June 16 (UPI) -- A group of Democratic lawmakers on Wednesday called on Congress to increase funding for high-speed rail in President Joe Biden's infrastructure package.
Sen. Kirsten Gillibrand, D-N.Y., and Reps. Alexandria Ocasio-Cortez, D-N.Y., and Seth Moulton, D-Mass., urged for an increase to the proposed $80 billion in rail projects included in the proposal, which industry experts say will mostly be spent on updating existing Amtrak lines than building new high-speed railways.
"We have a once in a generation opportunity to invest in infrastructure," Moulton said during a press conference. "We cannot squander that by investing in the last generation's infrastructure. High-speed rail, high-speed broadband this is the future and that's why we're here today."
The lawmakers launched a high-speed rail coalition, including the International Brotherhood of Teamsters and the U.S. High Speed Rail Association, declaring that an electric high-speed rail network would create millions of new jobs and reduce the United States' carbon footprint.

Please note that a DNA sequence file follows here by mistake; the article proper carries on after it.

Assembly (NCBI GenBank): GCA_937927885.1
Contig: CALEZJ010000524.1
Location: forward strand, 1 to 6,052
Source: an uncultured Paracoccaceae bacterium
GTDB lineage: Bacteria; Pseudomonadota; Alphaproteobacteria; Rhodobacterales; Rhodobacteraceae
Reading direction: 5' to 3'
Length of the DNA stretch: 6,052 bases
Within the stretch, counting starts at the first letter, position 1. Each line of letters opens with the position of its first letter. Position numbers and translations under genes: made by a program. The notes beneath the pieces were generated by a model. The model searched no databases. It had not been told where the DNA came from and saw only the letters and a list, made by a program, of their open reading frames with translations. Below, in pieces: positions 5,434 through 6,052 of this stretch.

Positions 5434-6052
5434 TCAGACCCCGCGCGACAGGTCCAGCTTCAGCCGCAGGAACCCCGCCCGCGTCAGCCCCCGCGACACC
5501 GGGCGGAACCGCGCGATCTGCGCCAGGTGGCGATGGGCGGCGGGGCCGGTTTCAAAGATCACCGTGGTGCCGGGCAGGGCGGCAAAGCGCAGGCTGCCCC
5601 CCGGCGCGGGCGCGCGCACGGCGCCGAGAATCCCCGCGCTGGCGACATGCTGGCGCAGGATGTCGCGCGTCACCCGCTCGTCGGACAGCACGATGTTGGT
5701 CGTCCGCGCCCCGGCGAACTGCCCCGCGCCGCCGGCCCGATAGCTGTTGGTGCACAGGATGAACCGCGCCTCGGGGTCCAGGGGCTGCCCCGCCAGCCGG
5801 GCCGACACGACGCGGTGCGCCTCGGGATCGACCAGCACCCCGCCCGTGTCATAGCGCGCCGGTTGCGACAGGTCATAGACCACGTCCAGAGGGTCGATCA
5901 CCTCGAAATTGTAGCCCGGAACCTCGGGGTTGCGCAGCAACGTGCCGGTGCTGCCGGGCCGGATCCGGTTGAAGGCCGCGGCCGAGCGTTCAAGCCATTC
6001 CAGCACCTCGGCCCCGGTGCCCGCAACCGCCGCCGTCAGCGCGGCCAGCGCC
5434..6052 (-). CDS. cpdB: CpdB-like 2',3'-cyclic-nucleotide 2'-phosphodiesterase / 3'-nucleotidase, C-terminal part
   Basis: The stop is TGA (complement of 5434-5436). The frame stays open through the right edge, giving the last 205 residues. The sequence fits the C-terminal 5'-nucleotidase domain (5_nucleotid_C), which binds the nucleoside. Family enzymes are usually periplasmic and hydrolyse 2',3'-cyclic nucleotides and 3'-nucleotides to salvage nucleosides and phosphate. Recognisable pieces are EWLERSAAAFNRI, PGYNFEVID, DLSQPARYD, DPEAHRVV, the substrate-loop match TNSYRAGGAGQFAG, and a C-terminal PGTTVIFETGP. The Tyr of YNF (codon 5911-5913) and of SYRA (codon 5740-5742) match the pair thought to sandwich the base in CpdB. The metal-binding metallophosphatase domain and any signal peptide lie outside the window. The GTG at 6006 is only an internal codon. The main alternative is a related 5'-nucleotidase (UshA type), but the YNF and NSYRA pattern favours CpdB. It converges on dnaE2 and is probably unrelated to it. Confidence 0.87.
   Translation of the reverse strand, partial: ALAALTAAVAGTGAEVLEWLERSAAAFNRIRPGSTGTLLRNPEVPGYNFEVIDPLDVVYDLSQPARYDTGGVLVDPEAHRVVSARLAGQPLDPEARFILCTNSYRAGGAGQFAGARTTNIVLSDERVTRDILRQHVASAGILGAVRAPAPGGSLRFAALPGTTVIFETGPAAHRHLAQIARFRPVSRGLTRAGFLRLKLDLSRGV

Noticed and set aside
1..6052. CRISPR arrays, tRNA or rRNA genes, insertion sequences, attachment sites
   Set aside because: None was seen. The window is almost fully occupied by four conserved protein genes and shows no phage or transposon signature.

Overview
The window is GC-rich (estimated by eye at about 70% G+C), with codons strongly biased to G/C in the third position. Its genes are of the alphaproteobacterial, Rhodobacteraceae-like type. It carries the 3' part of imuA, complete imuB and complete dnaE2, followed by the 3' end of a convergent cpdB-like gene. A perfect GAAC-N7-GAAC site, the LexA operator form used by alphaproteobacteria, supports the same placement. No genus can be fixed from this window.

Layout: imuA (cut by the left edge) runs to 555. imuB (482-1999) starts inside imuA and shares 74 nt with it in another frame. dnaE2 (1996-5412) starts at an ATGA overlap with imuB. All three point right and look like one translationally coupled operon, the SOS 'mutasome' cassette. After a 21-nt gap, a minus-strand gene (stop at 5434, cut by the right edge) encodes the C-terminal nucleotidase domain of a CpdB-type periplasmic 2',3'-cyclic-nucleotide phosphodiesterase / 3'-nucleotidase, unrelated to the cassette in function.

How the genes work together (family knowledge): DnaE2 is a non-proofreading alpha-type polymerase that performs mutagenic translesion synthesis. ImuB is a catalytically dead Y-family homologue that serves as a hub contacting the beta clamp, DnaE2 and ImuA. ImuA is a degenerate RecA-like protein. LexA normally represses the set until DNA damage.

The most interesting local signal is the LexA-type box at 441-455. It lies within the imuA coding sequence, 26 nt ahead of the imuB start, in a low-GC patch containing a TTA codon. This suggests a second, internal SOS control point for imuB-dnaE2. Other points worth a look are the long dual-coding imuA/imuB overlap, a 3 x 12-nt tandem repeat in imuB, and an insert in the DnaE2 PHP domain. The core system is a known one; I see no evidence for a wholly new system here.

"Rail is climate infrastructure," Ocasio-Cortez said. "For every buck that we're going to put into a car and a bridge, we want to put a buck into a rail. We want equity. That's what we're here to demand."
They also noted that while high-speed rail lines are present throughout large portions of Europe and Asia, no trains currently deployed in the United States are classified as high speed.
"We're the strongest, greatest economy in the world when it comes to entrepreneurialism and when it comes to innovation, and we should never be ceding that leadership anywhere in the world," Gillibrand said.
Biden has dropped the price of the infrastructure plan, originally totaling more than $2 trillion when first proposed in March, amid a lack of support from Republicans.
Last week, a group of 10 Democrats and Republicans said they had reached an agreement on a "realistic, compromise framework to modernize our nation's infrastructure and energy technologies" and would not be funded by tax increases.